Lockheed Martin Space Systems is going open source for simulation testing.
The defense contractor will use Concurrent’s real-time RedHawk Linux operating system for the U.S. Army’s Theater High Altitude Area Defense (THAAD) program, a strategic missile defense subsystem simulation testing program.
Financial terms of the deal were not publicly disclosed.
Lockheed Martin will use RedHawk in hardware-in-the-loop (HIL) simulation testing, which allows for testing of components in a, “closed loop that is
reproducible, systematic, fast and more reliable than actual bench testing.”
RedHawk is not a new Linux distribution, but rather a
series of enhancements on top of Red Hat Enterprise Linux that provides real-
time “deterministic” capabilities to the OS.
Concurrent’s director of real-time marketing, Gary Beerman,
defined deterministic as the ability for a user to run an application or
scenario in the same time and be able to repeat the same scenario without
anything else interrupting it.
He told internetnews.com that almost everything in the RedHawk OS is Red Hat Enterprise Linux, albeit booted with the RedHawk kernel and its extensions.
RedHawk’s Linux kernel includes a priority preemptive scheduler, a higher
level of real-time determinism and capability to do process shielding. The
RedHawk extensions also enable users to partition applications to run on a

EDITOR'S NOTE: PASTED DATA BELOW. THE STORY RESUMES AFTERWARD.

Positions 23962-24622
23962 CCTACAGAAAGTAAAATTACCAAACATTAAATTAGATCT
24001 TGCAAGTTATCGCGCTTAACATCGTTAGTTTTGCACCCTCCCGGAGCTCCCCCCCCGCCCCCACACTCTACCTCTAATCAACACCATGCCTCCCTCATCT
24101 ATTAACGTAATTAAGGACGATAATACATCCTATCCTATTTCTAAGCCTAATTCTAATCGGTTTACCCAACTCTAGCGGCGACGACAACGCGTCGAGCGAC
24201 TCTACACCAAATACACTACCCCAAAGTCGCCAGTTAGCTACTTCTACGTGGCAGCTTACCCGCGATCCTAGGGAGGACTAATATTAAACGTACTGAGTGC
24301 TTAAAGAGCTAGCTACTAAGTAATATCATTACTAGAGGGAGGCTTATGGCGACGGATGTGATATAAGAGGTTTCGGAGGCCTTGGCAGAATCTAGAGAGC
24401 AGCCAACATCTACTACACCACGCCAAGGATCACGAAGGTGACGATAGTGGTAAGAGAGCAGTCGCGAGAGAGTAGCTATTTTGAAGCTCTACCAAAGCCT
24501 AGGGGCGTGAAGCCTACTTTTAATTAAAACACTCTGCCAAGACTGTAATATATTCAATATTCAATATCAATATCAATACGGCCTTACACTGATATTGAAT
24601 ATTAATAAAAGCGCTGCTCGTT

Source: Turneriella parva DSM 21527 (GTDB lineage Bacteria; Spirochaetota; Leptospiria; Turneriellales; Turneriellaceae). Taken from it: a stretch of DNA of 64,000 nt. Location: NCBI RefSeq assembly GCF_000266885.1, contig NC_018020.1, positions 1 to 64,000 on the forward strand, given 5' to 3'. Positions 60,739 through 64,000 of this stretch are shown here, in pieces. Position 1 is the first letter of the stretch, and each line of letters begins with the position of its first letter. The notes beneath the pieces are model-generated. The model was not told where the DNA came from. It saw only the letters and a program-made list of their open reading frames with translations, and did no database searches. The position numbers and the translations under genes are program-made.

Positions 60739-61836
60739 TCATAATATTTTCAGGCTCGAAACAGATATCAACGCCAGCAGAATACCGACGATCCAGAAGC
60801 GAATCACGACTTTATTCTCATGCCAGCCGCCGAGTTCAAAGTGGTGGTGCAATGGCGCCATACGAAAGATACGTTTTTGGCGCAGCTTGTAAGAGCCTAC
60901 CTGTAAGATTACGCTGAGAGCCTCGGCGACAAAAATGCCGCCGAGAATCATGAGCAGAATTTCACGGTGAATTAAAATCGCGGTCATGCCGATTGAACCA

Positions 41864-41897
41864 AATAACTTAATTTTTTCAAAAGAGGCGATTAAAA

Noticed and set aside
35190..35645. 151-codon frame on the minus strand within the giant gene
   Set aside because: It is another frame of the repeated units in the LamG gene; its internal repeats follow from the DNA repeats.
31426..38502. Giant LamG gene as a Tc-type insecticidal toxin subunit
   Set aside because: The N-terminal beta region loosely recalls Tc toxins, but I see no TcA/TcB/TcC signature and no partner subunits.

particular processor inside of multi-processor systems.
The user interface enables users to schedule tasks so that when the application comes
up it can be locked onto a particular processor and no other application in
the system can use that processor.
“That is one of the great strengths of RedHawk,” Beerman said. “By better controlling the resources of the system you can
better guarantee the determinism of how an application is going to run.”
The RedHawk Linux solution as shipped by Concurrent actually includes the
standard Red Hat Enterprise Linux installation CDs, though support is
handled via Concurrent. Beerman noted that Concurrent already has existing
support contract in place with Red Hat.
There weren’t any major technical objections to Lockheed’s use of Linux, though there was a legal objection. Beerman said that
Lockheed’s corporate lawyers had a concern about the GPL licensing.
When code is linked against GPL licensed code, a concern exists that all
the code then must be open and available to everyone. Beerman explained that
Lockheed’s corporate lawyers were concerned about the potential of having to
open up their military programs for the world to see.
“The only thing that they had to be made aware of was that if they link
against GPL licensed code, some of their code could then also fall under GPL
licensing rules, which really means they need to link against LGPL,” Beerman
The LGPL, or Lesser GPL, allows for non-free libraries to be linked
against it. Concurrent however was able to alleviate the legal concerns with
a technical solution.
“We have a tool that shows them on regular Linux systems which libraries
are GPL and which ones are not,” Beerman said.
Concurrent’s RedHawk isn’t the only Linux effort to improve the real-time
capabilities of Linux.